With all sizes and shapes of spatulas out there, it can be difficult to know which ones to choose. If you’re going to choose just one, make it the fish spatula.
While this spatula is perfect for flipping fish filets while they’re cooking in oil, it also has many other uses! Its thin blade easily slides under pancakes and eggs, while the hefty handle allows it to flip dense pork chops and burgers. Plus, its slotted design allows it to turn and drain fritters, fish, and other deep-fried foods.
“My favorite kitchen utensil is a fish spatula,” says Chef Christopher Moore. “It can be used as a whisk to finish a sauce and aids in plating.”*
7. Meat Thermometer
Experienced chefs may be able to tell if a chicken breast is perfectly cooked solely based on appearance, but many cooks find it helpful to rely on a meat thermometer. This simple device could be the difference between serving up a case of food poisoning and a perfectly-cooked cut of meat. Plus, you don’t risk drying out the meat by leaving it in the oven too long.
An easy-read digital thermometer is nice, but a simple probe thermometer can also do the trick.
When you want to mimic the use of your hands but don’t want to burn your fingers on hot oil or a scorching pan, grab a pair of tongs. Look for a steel pair and opt for silicone-coated tips if you’d like to protect your nonstick pans.
While knives have their place in the kitchen, it’s important to know when to ditch a single knife for a mandolin. This simple tool allows you to create thin and uniform slices of potatoes, carrots, cabbage, and other dense items.
As with knives, a sharp blade is essential! However, you should also be careful to protect your fingers from the mandolin’s razor-sharp blade.
10. Cutting Board
While it may not fit on a belt, a cutting board is a must-have item for any chef. Look for a board that’s easy to clean, and consider using separate labeled cutting boards for meats and vegetables. Remember, food safety is nothing to take lightly!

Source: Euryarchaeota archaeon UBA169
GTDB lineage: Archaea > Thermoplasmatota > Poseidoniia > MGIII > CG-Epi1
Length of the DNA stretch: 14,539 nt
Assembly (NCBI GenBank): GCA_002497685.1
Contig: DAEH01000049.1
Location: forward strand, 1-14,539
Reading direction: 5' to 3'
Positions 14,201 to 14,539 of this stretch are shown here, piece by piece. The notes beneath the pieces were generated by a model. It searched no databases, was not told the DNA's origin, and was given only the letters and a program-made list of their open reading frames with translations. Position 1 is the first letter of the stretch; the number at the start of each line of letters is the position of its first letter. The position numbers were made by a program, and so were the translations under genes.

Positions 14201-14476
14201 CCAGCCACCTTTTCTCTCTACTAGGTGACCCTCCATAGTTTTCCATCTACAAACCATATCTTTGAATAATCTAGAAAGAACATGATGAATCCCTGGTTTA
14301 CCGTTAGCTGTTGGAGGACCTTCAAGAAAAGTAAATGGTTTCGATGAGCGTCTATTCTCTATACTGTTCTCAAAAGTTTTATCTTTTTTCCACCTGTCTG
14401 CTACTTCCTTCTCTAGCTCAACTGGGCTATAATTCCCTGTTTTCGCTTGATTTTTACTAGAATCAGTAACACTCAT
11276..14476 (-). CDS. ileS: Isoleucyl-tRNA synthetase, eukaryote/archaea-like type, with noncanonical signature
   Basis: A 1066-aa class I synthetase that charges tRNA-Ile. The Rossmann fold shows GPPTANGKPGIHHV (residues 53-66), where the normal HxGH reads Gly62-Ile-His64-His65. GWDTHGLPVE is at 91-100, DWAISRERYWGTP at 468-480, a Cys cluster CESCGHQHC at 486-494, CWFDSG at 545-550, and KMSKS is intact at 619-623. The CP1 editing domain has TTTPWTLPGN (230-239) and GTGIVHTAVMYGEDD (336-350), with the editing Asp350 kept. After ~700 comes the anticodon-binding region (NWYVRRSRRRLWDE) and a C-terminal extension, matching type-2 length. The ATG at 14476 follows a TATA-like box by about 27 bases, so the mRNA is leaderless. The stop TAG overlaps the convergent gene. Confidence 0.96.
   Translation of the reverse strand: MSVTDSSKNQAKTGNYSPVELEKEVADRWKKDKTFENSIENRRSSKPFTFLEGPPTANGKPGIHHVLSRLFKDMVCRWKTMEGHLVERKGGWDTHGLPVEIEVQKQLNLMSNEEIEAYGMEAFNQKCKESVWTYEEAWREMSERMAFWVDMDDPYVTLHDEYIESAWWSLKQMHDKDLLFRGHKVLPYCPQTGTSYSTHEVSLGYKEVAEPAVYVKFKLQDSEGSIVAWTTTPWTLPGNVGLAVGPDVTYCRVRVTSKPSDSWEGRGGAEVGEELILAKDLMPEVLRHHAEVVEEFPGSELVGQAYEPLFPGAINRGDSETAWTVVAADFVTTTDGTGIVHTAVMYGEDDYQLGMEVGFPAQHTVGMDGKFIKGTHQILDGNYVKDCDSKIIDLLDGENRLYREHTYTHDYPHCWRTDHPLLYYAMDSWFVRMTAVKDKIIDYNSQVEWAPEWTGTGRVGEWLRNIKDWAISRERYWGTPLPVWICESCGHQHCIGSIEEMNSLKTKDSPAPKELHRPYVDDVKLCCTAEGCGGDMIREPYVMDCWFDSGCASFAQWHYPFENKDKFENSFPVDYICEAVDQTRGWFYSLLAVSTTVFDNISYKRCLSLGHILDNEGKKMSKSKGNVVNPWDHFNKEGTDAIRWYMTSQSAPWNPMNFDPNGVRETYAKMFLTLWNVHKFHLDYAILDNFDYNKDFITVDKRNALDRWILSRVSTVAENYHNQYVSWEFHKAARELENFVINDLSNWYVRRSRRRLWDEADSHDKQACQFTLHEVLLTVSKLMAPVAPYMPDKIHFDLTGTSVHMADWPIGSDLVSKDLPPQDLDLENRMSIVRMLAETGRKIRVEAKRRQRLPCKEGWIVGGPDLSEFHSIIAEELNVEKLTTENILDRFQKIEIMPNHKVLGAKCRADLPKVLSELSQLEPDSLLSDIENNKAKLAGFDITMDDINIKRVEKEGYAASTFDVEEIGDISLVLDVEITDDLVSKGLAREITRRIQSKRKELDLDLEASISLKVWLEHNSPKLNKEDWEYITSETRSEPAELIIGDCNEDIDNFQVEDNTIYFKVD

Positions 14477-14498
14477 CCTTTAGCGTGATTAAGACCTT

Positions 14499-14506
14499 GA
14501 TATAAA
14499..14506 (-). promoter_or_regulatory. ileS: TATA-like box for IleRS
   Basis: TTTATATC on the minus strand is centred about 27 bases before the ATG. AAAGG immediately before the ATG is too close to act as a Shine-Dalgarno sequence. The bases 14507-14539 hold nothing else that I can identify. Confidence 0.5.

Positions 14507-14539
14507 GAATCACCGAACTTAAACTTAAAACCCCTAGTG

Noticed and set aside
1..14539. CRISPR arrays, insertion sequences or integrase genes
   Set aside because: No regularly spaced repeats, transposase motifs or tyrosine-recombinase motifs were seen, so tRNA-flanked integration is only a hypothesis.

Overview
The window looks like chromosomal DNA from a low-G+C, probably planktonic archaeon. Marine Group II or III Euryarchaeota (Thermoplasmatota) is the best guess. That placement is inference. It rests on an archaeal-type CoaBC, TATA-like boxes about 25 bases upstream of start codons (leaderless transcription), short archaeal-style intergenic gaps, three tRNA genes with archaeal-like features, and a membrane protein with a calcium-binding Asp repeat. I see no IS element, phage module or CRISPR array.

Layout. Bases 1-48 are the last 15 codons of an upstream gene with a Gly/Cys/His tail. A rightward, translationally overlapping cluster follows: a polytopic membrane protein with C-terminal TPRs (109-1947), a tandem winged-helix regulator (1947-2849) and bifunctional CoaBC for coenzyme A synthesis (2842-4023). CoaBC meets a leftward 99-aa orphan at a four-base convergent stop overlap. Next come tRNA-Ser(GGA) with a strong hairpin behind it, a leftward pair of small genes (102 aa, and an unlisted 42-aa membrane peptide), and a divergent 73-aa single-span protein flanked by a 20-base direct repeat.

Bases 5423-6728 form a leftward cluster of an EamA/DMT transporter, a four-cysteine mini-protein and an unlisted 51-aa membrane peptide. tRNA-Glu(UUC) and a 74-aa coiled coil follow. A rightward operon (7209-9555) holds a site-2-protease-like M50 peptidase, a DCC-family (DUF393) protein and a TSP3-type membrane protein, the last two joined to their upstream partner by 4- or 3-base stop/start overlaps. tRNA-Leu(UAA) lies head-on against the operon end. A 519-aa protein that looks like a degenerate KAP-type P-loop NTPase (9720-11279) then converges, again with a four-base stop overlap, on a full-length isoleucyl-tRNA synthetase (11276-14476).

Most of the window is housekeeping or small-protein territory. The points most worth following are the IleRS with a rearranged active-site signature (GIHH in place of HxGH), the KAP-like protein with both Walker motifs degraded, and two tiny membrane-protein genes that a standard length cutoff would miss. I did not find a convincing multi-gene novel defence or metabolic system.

Flexible plastic or rubber cutting boards allow you to easily transfer ingredients to a bowl or pan, helping you keep up with the day’s tasks. And a heavier wooden cutting board can hold up to heavy cuts while not dulling your knives’ blades.
“I went from washing dishes and cleaning a commercial kitchen to managing my own within a two-year span. Escoffier has given me the culinary and business tools, resources, knowledge and self-confidence I need in order to make my dream a reality!”*
Mitchell Rodriguez, Online Culinary Arts Program Graduate
Education: The Most-Important Chef’s Tool
Even the best tools won’t be much help if you don’t know how to use them properly! That’s why it’s important to explore how to utilize each tool.
Escoffier’s Culinary Arts programs can introduce students to a variety of tools and also help provide the ability to practice using them while creating various dishes. And since these programs are taught by professional Chef Instructors, students can receive feedback to fine-tune their technique.
To learn more about the culinary arts, check these out next:
- The Art of Food Presentation
- What Are Functional Mushrooms and How Can They Be Used in Cooking?
- The Complete Glossary of Cooking Terms for the Culinary Arts
This article was originally published on March 22, 2017 and has since been updated.
*Information may not reflect every student’s experience. Results and outcomes may be based on several factors, such as geographical region or previous experience.